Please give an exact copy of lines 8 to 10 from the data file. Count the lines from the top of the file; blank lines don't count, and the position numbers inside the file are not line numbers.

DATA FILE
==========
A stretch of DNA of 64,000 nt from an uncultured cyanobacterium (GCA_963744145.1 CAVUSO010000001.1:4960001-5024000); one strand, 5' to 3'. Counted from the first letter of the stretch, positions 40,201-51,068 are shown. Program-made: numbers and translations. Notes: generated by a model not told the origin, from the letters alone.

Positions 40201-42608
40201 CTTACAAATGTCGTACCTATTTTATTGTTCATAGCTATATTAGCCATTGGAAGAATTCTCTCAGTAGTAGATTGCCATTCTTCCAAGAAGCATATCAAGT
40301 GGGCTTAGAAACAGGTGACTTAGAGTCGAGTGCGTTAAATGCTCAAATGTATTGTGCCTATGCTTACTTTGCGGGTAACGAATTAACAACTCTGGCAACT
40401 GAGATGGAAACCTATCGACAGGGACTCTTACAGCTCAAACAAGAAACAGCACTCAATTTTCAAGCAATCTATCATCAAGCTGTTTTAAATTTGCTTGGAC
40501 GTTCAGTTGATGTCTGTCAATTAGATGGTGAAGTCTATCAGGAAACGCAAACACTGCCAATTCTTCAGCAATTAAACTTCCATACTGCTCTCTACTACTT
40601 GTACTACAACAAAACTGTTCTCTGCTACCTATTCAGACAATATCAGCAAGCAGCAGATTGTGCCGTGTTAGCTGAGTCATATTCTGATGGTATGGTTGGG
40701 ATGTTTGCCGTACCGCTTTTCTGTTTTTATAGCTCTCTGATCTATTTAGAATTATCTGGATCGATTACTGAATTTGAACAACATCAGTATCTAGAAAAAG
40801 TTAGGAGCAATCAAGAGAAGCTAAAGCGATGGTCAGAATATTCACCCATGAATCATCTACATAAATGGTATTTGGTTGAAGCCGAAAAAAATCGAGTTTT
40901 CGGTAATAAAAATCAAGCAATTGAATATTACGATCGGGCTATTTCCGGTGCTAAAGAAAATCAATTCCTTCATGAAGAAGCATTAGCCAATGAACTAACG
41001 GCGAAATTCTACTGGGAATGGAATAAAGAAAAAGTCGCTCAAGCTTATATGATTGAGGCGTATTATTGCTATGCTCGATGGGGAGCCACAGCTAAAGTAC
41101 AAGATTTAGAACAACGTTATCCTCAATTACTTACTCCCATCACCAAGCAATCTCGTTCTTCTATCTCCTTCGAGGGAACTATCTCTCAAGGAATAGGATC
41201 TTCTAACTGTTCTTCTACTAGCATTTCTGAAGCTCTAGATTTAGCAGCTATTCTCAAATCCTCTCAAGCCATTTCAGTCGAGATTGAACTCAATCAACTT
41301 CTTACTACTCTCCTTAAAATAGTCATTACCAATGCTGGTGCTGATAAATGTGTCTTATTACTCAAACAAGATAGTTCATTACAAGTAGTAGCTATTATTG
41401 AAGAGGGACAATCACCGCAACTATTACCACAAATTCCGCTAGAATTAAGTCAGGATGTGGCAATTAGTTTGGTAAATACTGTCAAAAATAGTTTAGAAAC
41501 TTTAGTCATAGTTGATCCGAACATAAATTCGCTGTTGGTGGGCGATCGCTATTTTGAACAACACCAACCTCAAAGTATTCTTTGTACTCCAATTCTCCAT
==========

40701 ATGTTTGCCGTACCGCTTTTCTGTTTTTATAGCTCTCTGATCTATTTAGAATTATCTGGATCGATTACTGAATTTGAACAACATCAGTATCTAGAAAAAG
40801 TTAGGAGCAATCAAGAGAAGCTAAAGCGATGGTCAGAATATTCACCCATGAATCATCTACATAAATGGTATTTGGTTGAAGCCGAAAAAAATCGAGTTTT
40901 CGGTAATAAAAATCAAGCAATTGAATATTACGATCGGGCTATTTCCGGTGCTAAAGAAAATCAATTCCTTCATGAAGAAGCATTAGCCAATGAACTAACG